For very weakly interacting dark matter, which is already decoupled, density perturbation grows until the end of EMD. The growth starts when the scale enters the horizon during EMD. The enhanced density perturbations result in more abundance of UCMHs and can be constrained by the observations.

In Fig. 4, we show the future prospects for constraining the reheating temperature from gravitational lensing and pulsar timing [9]. The regions below the lines are disfavored when the scale of the observation is given as that number on the line. The orange region below is disfavored by BBN and Cosmic Microwave Background (CMB). From this figure we can find that, in the near future, the low-bound of the reheating temperature can be raised to 10 - 100 MeV.

Fig. 4: The low-bound on the reheating temperature from gravitational lensing and pulsar timing. The three lines with different colors used different constraints on the UCMH fraction. The regions above the lines are allowed. The orange region is disfavored by the BBN and CMB [9].

Non-thermal WIMP Baryogenesis
When the reheating temperature is smaller than the electro-weak transition temperature, then questions about the baryogenesis problem often arise, since it is not easy to accommodate the model of baryogenesis with such a low-reheating temperature.

Baryogenesis is a mechanism to explain the asymmetry between the matter and anti-matter in the Universe. In the present Universe, generally speaking, only matter exists; anti-matters exist, albeit rarely, in cosmic rays or in laboratories. The asymmetry between matter and antimatter is give by

Here nB is the baryon number density and s is the entropy density.

To generate asymmetry from an initially symmetric world, the following three Sakharov conditions must be satisfied [10]: 1. Baryon number violation; 2. C-symmetry and CP-symmetry violation; and 3. Out-of-thermal equilibrium.

One popular baryogenesis model uses heavy particle decay: baryogenesis in the grand-unified theories or leptogenesis using the heavy right-handed neutrinos. However this model needs high temperature in the early Universe such as a Grand-Unified Theory (GUT) scale or 1012 GeV, which is not applicable with low-reheating temperatures.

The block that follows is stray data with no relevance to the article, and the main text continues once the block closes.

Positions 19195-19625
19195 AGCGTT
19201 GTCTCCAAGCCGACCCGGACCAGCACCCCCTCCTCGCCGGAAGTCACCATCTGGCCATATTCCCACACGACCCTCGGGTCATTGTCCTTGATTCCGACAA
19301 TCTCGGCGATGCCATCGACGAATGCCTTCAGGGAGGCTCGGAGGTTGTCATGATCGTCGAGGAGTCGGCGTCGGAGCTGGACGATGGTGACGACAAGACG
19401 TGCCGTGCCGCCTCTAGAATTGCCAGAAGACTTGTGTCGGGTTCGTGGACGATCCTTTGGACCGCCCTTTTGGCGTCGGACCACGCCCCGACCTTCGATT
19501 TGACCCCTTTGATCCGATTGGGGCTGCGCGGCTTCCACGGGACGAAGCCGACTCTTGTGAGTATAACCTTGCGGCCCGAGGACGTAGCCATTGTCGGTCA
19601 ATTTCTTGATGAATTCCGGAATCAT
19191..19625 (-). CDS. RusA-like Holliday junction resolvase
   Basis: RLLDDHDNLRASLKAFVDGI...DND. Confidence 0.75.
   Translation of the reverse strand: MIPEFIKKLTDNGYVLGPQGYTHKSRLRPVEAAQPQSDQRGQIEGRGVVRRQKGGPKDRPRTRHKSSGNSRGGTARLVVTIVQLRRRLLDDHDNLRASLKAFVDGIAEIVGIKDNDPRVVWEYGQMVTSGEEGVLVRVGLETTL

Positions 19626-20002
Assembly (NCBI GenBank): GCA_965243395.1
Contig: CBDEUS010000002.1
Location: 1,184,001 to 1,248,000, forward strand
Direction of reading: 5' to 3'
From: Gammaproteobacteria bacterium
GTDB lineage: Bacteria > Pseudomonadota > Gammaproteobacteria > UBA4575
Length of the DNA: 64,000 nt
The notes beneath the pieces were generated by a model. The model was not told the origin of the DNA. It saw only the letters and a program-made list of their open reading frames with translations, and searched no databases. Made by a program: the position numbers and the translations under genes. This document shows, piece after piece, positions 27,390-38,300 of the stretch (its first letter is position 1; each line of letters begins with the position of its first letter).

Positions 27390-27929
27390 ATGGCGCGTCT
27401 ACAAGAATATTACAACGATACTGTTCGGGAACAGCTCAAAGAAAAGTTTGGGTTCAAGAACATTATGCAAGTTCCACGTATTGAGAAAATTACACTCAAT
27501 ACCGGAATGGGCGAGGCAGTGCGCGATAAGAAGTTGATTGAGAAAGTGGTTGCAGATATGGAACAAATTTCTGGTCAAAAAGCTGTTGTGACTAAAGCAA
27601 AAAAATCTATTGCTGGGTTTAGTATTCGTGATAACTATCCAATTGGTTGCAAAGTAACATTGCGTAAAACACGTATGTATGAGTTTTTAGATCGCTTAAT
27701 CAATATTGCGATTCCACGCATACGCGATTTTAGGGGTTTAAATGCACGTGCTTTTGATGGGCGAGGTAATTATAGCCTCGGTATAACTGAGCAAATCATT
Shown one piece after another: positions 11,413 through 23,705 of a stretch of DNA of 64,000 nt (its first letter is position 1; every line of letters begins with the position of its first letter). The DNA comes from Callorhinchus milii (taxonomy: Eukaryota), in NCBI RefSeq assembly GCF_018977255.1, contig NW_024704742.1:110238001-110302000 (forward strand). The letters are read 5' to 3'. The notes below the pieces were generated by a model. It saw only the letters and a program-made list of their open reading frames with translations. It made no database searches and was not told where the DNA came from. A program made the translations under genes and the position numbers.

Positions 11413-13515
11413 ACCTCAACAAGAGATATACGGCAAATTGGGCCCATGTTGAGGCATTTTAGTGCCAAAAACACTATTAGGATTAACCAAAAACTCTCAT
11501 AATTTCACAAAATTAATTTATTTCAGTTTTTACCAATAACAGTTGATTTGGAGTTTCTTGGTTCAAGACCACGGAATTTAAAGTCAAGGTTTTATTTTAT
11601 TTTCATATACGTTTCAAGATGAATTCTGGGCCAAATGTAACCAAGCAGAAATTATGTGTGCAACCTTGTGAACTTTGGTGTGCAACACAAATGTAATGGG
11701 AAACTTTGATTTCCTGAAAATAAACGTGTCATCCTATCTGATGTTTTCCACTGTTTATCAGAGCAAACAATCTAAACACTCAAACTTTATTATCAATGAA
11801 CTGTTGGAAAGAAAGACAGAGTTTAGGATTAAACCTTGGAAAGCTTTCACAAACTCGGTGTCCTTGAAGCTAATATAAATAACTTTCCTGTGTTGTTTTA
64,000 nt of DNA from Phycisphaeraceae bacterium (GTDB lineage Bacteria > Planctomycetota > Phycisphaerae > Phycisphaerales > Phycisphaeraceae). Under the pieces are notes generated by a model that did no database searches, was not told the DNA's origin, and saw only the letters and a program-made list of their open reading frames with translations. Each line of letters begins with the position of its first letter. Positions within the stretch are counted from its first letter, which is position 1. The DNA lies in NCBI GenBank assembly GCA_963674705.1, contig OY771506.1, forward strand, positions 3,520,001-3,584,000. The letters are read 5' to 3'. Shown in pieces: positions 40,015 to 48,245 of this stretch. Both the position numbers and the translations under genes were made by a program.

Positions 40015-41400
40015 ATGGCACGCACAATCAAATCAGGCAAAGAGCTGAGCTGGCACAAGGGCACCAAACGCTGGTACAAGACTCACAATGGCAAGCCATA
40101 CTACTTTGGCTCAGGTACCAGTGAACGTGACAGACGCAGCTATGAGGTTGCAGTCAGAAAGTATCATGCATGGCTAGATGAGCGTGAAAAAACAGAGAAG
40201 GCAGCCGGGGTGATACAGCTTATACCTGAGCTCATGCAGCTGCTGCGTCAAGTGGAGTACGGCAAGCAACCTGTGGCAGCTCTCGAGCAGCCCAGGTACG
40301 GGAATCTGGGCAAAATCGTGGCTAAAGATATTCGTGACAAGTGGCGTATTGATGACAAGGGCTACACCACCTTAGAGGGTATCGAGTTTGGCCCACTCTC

A new method was suggested recently for baryogenesis with low-reheating temperature, called non-thermal WIMP baryogenesis [11]. In this scenario, the WIMPs produced from the decay of heavy particles can reannihilate into light particles after the thermal freeze-out of WIMP dark matter. The non-thermally produced WIMPs are out-of-thermal equilibrium and therefore have the possibility to produce baryon asymmetry, if some annihilation modes violate the baryon symmetry, C- and CP-symmetry.

When the WIMPs are produced from the decay, their energy is around half of the mass of the decaying particle. Their interactions with thermal particles distribute the kinetic energy and soon the WIMPs are kinetically thermalized. However the number of WIMPs is still large enough to make reannihilation, when they satisfy

Here σA is the thermal averaged annihilation cross-section of WIMPs and H is the Hubble expansion rate. After the reannihilations, the WIMPs freeze-out and the relic density is fixed as


At the same time, if CP and B-violating annihilation mode exists, then baryon asymmetry can be generated too [11]. The evolution of baryon asymmetry can be described by the Boltzmann equation,

Here epsilon is the CP asymmetry generated via the B-violating annihilation and the second term in the Right-Hand-Side (RHS) is the washout effect. The washout must be suppressed to preserve the baryon asymmetry produced.